The who and what of women’s drinking: Examining risky drinking and associated socio-demographic factors among women aged 40-65 years in Australia
Significance of the study
The analysis sheds new light on trends in alcohol use amongst middle-aged women in Australia between 2001 and 2019 using a nationally representative sample. Importantly, the study also adds to knowledge on associations between high-risk alcohol use and a range of sociodemographic characteristics and contextual alcohol consumption variables in an understudied population. Examining alcohol use among middle-aged women is important as they have historically been an overlooked group in addiction research, partly as the harms they experience from alcohol are less visible and partly due to gender and age biases in alcohol and other drug research.
Recent trends in Australian national survey data show an increase in alcohol use among middle-aged people, amidst declines in alcohol use among other population groups. There is limited research, however, on middle-aged women’s alcohol use. This study aimed to examine patterns in alcohol use among Australian women aged 40 to 65 years and the associated sociodemographic and contextual factors.
Cross-sectional data from six waves of the National Drug Strategy Household Survey (2001-2019).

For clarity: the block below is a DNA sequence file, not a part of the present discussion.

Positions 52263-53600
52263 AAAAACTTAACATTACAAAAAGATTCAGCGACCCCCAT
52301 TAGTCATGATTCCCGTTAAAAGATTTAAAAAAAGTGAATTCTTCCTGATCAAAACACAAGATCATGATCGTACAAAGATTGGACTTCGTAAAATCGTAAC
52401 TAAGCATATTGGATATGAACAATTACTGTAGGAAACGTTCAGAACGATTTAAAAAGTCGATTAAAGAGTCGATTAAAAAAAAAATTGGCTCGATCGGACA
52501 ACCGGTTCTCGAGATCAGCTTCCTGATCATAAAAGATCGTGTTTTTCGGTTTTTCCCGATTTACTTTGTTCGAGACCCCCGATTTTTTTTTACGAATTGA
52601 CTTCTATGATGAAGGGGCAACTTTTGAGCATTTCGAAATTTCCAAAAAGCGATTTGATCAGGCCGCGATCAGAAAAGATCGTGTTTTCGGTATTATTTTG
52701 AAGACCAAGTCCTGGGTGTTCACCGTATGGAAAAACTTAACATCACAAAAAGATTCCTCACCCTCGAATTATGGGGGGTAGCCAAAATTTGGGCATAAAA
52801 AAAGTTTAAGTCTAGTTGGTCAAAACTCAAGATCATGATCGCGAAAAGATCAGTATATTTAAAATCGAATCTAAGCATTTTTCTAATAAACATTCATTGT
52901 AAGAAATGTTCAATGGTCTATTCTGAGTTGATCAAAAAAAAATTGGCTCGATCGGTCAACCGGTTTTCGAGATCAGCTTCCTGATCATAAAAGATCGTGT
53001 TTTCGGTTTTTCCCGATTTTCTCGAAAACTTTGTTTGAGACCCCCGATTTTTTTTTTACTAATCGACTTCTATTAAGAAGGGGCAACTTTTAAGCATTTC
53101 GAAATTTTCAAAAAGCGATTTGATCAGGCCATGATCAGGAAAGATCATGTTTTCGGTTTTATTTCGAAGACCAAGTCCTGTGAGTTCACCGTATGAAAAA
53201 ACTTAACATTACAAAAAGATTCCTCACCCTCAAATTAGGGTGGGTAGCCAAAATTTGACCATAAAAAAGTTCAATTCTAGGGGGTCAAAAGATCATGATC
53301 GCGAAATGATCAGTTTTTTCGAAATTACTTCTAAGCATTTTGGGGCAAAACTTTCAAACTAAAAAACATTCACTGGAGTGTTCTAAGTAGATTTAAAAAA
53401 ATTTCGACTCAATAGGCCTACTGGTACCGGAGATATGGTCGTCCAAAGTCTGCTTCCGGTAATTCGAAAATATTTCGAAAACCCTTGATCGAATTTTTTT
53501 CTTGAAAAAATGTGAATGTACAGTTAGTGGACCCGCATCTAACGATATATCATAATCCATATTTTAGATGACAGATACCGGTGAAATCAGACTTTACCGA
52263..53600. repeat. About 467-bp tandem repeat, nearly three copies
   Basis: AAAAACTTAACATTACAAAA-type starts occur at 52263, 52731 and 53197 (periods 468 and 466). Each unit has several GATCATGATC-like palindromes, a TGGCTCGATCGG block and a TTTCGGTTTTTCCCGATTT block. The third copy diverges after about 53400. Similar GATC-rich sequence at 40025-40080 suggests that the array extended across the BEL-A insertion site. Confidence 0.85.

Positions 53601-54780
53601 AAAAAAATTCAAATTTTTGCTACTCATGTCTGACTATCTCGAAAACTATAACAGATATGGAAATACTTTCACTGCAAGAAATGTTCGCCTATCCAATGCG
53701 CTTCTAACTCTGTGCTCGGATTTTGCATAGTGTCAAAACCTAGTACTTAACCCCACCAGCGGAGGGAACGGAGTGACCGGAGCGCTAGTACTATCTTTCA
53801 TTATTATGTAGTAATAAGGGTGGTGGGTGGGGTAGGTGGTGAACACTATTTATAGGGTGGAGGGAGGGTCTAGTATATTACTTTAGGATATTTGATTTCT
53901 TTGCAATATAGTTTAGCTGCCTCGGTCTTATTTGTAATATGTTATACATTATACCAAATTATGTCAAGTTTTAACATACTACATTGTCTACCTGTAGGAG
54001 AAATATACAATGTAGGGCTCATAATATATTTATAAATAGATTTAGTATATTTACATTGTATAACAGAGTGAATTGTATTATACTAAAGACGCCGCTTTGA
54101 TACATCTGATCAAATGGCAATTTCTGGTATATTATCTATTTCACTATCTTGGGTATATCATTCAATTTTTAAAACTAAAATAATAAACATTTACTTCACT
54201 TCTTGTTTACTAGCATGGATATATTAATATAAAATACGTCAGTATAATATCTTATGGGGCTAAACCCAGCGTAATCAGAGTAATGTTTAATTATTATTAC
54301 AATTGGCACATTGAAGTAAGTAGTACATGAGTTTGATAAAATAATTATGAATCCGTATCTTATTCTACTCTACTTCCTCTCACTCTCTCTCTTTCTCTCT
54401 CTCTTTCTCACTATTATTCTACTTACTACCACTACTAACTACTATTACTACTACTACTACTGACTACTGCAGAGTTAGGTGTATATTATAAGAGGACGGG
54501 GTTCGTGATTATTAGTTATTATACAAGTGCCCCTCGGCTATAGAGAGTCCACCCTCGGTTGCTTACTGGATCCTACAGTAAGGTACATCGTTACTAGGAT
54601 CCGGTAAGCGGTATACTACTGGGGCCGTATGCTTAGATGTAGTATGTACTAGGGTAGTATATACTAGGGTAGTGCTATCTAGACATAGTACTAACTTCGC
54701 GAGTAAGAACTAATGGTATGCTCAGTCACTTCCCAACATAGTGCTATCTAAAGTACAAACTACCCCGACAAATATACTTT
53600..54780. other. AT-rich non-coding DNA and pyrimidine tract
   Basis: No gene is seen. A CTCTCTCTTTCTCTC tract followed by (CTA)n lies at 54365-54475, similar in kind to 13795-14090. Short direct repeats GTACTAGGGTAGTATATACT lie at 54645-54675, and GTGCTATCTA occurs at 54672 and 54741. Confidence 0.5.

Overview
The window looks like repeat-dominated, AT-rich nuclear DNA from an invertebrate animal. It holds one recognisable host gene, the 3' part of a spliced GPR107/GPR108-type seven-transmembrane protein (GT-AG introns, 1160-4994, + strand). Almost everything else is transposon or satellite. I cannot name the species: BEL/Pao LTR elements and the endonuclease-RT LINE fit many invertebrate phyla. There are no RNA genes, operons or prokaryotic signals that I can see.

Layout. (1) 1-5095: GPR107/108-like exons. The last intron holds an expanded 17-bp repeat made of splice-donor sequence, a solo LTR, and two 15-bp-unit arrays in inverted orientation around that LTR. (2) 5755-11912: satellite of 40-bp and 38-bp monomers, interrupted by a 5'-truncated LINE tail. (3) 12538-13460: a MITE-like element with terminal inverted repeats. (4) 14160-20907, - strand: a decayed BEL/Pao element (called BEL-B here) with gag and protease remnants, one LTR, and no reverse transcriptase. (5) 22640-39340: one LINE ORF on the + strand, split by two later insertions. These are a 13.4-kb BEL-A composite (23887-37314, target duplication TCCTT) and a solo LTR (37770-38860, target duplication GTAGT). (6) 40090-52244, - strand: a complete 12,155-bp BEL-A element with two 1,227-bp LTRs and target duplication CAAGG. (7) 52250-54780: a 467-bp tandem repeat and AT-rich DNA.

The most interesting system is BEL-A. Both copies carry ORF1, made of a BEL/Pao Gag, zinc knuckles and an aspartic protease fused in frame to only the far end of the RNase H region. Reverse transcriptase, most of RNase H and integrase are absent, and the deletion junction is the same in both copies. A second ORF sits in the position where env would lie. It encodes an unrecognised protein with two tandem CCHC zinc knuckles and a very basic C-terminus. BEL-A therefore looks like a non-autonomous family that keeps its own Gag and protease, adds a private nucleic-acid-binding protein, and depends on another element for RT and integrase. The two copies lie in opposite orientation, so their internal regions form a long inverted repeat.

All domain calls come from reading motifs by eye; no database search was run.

The researchers estimated the prevalence of long-term high risk alcohol use (>2 Australian standard alcoholic drinks per day) and high-risk-single occasion alcohol use (>5 Australian standard alcoholic drinks on one occasion) among middle-aged women. Logistic regression models were estimated using 2019 data to examine demographic characteristics and contextual factors associated with alcohol use.
Since 2001, there has been a statistically significant increase in long-term high-risk alcohol use and high-risky-single occasion alcohol use amongst middle-aged women in Australia. Educational attainment, marital status and employment status were negatively associated with high-risk alcohol use, whereas rurality, age and location of use were positively associated with high-risk alcohol use.
Beverage type was both positively and negatively associated with high-risk alcohol use.
Discussion and conclusions
Given the significant increase in alcohol use amongst middle-aged women in Australia, prevention efforts are needed for this group, which may focus in particular on home alcohol use and the impact of rurality on alcohol use.
Rising alcohol use in women
The analyses found that in 2019 middle-aged women in Australia were significantly more likely to consume alcohol at high-risk levels than women of the same age group in 2001; this was demonstrated in measures of both long-term high-risk alcohol consumption and high-risk-single occasion alcohol use.
We know that double burden, working and caring duties, is a large cause of stress for women. And stress is a significant risk factor for alcohol use,” said lead author Mia Miller, a research officer and PhD candidate at The George Institute for Global Health, as per ABC News.Mia Miller, research officer and PhD candidate, The George Institute for Global Health